Preventing Wrong Way Driving Accidents: States Search for Solutions
Drivers who end up going the wrong way on a restricted roadway, such as a freeway or a turnpike, can become a major risk to the others on the road and cause very serious head-on collisions. It’s been known for decades that most such drivers get in that position by entering a freeway exit ramp. Given the number of wrong-way accidents on Texas freeways over the years, the Texas Department of Transportation should be doing whatever they can to alleviate this problem.
The National Transportation Safety Board (NTSB) notes that some highway designs – especially on freeways that are more than 20-30 years old – are more likely to cause drivers to go the wrong way on an exit ramp. But through effective use of traffic control devices and highway signage, state transportation departments can discourage drivers from entering freeways where they should be exiting.
Through the Manual on Uniform Traffic Control Devices (MUTCD), the NTSB attempts to set minimum standards for traffic control devices and signage. In all cases, state transportation officials are required to use standard pavement arrows on the road, as well as one standard “One Way” sign, one “Wrong Way” sign and one “Do Not Enter” sign at all exit ramps that intersect with a crossroad.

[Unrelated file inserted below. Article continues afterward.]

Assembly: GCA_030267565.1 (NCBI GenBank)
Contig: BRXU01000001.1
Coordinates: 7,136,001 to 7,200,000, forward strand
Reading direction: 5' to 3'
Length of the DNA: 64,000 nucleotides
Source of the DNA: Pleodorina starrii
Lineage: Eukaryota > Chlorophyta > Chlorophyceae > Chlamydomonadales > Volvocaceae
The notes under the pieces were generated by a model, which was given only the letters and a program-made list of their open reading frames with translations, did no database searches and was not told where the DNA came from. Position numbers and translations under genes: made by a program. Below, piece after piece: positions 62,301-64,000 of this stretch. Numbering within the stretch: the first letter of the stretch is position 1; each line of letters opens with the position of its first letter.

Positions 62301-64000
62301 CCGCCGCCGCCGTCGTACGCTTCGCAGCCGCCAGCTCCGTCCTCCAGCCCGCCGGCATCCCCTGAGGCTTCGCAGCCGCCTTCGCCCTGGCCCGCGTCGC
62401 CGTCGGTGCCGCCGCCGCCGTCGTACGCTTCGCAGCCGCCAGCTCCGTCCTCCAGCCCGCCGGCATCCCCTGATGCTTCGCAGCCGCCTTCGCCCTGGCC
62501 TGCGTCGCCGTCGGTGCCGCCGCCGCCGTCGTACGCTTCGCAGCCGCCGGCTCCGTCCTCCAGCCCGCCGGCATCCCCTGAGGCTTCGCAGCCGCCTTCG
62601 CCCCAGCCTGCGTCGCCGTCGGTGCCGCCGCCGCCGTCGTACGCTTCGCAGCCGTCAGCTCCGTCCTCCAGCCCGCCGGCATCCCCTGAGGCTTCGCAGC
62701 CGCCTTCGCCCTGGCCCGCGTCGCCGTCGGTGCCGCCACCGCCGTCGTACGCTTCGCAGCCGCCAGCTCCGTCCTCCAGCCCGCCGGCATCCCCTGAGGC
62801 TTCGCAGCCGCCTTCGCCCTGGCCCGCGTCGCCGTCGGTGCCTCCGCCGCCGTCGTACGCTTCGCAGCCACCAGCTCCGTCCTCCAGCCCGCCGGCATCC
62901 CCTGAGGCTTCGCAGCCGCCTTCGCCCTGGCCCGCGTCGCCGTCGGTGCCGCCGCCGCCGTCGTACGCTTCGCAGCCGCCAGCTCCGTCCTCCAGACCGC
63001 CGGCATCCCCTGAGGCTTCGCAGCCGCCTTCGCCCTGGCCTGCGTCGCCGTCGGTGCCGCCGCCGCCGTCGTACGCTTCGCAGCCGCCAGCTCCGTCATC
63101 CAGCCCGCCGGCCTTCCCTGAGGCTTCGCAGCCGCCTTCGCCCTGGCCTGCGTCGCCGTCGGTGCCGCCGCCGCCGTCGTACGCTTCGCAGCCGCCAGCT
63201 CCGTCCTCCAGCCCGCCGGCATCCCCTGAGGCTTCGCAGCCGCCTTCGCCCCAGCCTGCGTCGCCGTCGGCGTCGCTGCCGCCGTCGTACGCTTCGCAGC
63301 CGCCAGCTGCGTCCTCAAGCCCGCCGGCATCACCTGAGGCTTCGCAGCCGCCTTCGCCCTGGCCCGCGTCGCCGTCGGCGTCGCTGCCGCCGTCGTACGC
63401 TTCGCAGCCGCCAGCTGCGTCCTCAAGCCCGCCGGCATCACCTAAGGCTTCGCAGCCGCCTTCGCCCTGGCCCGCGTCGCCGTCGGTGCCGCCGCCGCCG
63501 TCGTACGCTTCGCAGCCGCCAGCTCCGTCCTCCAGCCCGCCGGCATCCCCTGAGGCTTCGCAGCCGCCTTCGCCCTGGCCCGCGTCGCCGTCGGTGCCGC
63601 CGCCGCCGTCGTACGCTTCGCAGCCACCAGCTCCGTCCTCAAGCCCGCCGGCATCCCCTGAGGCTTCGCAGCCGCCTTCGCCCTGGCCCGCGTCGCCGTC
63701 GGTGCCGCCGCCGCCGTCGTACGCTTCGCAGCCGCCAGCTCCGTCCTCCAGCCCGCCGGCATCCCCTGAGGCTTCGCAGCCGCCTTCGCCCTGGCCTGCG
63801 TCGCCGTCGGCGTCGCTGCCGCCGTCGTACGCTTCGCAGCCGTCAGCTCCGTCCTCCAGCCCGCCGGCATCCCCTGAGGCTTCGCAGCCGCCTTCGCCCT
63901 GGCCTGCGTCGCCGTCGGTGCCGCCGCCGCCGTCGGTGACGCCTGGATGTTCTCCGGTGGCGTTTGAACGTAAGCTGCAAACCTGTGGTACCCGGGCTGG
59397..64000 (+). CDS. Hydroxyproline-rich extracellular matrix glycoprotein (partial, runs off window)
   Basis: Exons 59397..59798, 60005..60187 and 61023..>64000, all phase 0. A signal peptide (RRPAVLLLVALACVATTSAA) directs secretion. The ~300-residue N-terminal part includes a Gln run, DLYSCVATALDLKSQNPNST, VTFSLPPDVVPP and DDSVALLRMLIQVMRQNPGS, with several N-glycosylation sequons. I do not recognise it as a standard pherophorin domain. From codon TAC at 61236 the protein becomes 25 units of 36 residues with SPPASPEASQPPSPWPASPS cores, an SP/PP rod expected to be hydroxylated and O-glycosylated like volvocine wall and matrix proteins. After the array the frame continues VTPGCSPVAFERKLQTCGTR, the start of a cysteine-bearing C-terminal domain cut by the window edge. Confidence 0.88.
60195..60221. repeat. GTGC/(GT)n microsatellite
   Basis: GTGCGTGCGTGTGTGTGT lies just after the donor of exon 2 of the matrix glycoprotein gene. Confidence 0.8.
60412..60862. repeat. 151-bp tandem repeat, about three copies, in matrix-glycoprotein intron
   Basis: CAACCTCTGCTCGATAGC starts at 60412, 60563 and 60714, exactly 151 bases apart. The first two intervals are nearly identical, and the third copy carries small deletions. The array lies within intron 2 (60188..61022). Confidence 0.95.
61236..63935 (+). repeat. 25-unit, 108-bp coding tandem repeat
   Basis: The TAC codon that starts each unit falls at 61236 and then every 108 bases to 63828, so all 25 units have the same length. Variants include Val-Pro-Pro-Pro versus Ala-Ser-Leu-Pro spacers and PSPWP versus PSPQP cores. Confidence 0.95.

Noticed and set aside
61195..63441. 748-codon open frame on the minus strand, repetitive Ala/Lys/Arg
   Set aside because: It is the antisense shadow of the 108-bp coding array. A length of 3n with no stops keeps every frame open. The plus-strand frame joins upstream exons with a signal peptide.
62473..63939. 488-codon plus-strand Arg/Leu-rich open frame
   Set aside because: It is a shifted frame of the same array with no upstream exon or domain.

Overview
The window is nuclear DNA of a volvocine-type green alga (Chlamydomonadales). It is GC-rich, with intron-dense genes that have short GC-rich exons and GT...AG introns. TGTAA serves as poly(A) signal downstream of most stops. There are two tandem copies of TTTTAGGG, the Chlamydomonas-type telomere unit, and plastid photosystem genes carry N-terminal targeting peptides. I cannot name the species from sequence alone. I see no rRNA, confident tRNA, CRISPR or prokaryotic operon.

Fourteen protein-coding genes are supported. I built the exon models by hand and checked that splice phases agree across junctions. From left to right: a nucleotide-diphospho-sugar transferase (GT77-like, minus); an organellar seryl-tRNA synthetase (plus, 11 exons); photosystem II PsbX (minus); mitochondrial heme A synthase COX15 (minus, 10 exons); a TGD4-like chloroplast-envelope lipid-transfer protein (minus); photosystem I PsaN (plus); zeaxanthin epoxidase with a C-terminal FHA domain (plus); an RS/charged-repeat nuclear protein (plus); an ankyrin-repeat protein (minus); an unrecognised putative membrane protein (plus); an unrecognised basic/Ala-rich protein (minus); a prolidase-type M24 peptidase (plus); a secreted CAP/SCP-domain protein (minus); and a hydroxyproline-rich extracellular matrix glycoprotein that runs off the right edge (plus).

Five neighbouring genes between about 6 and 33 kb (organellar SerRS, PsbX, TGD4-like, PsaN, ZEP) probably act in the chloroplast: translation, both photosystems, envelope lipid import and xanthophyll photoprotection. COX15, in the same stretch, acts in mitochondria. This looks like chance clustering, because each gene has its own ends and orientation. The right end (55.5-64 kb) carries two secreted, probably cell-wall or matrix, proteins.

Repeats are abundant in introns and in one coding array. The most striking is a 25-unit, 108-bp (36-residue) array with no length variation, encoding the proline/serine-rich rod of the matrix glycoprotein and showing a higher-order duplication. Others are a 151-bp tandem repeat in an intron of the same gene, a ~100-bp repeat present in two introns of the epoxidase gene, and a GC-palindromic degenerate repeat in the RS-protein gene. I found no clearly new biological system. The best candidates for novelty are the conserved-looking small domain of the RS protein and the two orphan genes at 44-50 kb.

The NTSB’s goal is to create a uniform system of signage that all drivers understand and recognize, which studies show make them more alert to a problem. Some states have also added signage into the mix, in an effort to alert the driver that he or she is about to head for trouble. Since most wrong-way accidents occur at night, some states have opted to place the signs very low, at headlight-level, to make them more visible at night.
NTSB officials recognize that such signage may not be sufficient in some problem areas, and have recommended that state departments of transportation consider the installation of additional traffic control devices and signs in those areas. One suggestion is to add “Freeway Entrance” signs in more places, thus making the lack of one more conspicuous. They also recommend the use of more “No Right Turn” or “No Left Turn” signs on the approach to the exit ramp. The NTSB also recommends that more departments of transportation use more raised, reflective pavement markers on exit ramps.
The NTSB and the Texas Department of Transportation have to address the problem of wrong-way driving, before it costs us more lives. In the meantime, however, if you or a loved one has been injured or killed in an accident involving a wrong-way driver, contact the Automobile Accident Lawyer atRamsey Hill today.